Asian-Americans and Pacific Islanders are disproportionately likely to develop diabetes and at lower weights and younger ages.
Health center Operation Samahan partners with local ethnic restaurants to provide nutrition counseling for their menus.
It’s the second year Sang Dao, a restaurant serving Thai and Lao cuisine, has been a partner in the collaboration serving STRIVE, San Diego! approved menu items.
“I grew up in the restaurant, but it was my mom. My mom is the head chef back there,” said Bobbie Deary of Sang Dao.
“At first she thought it was going to compromise the flavor,” Deary said. “We just kind of tweaked it. After she tasted it, she was like maybe I don’t need to put all this MSG, we don’t need all the sodium in there. As long as the flavor wasn’t compromised she was all for it.”
“Strive San Diego is a joint partnership between Operation Samahan, our community leaders, and our restaurant partners,” said Sarah Poblete, a nutritionist for the project.
“What we’re doing together is trying to improve healthy living and healthy dining within the Asian-American and Pacific Islander community,” Poblete said.
“There is a lot of research that shows that has shown that Asian-Americans and Pacific Islanders are disproportionately affected by cancer, diabetes, hypertension, and other chronic diseases,” she said.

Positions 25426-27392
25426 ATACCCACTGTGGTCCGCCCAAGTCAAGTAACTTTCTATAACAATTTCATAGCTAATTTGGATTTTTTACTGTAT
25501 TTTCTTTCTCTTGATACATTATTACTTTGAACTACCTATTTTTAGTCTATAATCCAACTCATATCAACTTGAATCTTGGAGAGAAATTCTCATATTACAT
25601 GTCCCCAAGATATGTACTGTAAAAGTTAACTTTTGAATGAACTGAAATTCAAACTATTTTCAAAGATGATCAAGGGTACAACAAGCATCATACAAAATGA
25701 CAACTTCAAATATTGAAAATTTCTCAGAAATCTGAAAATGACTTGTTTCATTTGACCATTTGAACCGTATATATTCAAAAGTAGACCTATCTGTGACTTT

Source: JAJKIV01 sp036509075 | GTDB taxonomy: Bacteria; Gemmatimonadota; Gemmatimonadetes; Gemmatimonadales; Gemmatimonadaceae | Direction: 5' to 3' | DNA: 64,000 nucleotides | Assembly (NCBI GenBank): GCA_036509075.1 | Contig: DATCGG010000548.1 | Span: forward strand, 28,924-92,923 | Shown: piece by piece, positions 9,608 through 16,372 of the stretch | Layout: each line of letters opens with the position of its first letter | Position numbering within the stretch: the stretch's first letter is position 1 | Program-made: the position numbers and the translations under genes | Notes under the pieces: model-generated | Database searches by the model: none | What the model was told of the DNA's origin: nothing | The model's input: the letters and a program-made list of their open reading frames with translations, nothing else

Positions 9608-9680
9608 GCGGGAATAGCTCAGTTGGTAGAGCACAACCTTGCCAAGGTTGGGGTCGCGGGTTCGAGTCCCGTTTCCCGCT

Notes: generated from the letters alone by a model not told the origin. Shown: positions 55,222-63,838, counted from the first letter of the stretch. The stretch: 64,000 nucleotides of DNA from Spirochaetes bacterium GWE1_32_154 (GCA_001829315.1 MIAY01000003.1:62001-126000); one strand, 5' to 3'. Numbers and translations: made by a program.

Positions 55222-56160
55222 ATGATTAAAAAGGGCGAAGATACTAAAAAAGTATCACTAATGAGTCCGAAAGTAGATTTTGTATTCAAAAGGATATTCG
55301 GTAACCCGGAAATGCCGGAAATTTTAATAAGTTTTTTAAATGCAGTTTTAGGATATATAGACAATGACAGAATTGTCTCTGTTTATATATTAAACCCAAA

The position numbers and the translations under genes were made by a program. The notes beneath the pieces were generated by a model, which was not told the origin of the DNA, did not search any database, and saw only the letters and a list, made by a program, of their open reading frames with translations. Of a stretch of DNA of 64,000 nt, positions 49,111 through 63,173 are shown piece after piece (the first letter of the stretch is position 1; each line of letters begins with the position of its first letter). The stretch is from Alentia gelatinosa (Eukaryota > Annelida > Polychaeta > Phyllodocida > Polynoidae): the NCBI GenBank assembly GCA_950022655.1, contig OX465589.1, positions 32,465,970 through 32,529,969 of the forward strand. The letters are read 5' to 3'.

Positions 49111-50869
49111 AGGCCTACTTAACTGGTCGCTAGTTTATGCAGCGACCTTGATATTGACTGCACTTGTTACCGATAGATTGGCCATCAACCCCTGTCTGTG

“One of the main reasons is what were eating. A lot of Americans now are eating outside of the home, so we thought that doing an environmental approach and introducing healthy items or modifying traditional dishes would encourage our community to choose the right choice,” she said.
Community leaders like Sandy Spackman of the Lao American Coalition connect with restaurant owners and bring them into the project. Spackman connected Sang Dao with Strive San Diego last year.
“We have 16 restaurants so far,” Spackman said. “Our goal for this, by the end of September, is to have 20. So we have a lot of work to do.”
Once a restaurant is on board, Poblete evaluates a recipe and provides instruction to make the meal healthier.
“We discussed what kind of healthy dish she wanted to feature,” said Poblete. “She decided to feature beef salad. We went over the different ingredients and how she prepared the salad. With that information I was able to analyze the nutrition contents of it.”
“We see the calories, the sodium, and the fat content of the dish. We made a couple modifications. We lowered the sodium levels of it and then also the amount of dressing that was on the dish,” she said.
A group of young men shared the beef salad.
“That salad executes healthy with a great taste. It was just delicious,” said one.
Spackman said her father has developed diabetes and wants to help prevent chronic diseases in her community.
“I think this is kind of the backdoor way of making the impact,” she said. “Slowly getting the restaurant to be thinking about serving more healthy dishes to be able to prevent diabetes, obesity, and hypertension. It’s important because my parents eat here, we all eat here.”
*Edited October 18, 2016: The program STRIVE, San Diego! was incorrectly referred to as Thrive San Diego. The correction has been made.
Video: Brian Myers, Media Arts Center San Diego
Video Editor: James Guthrie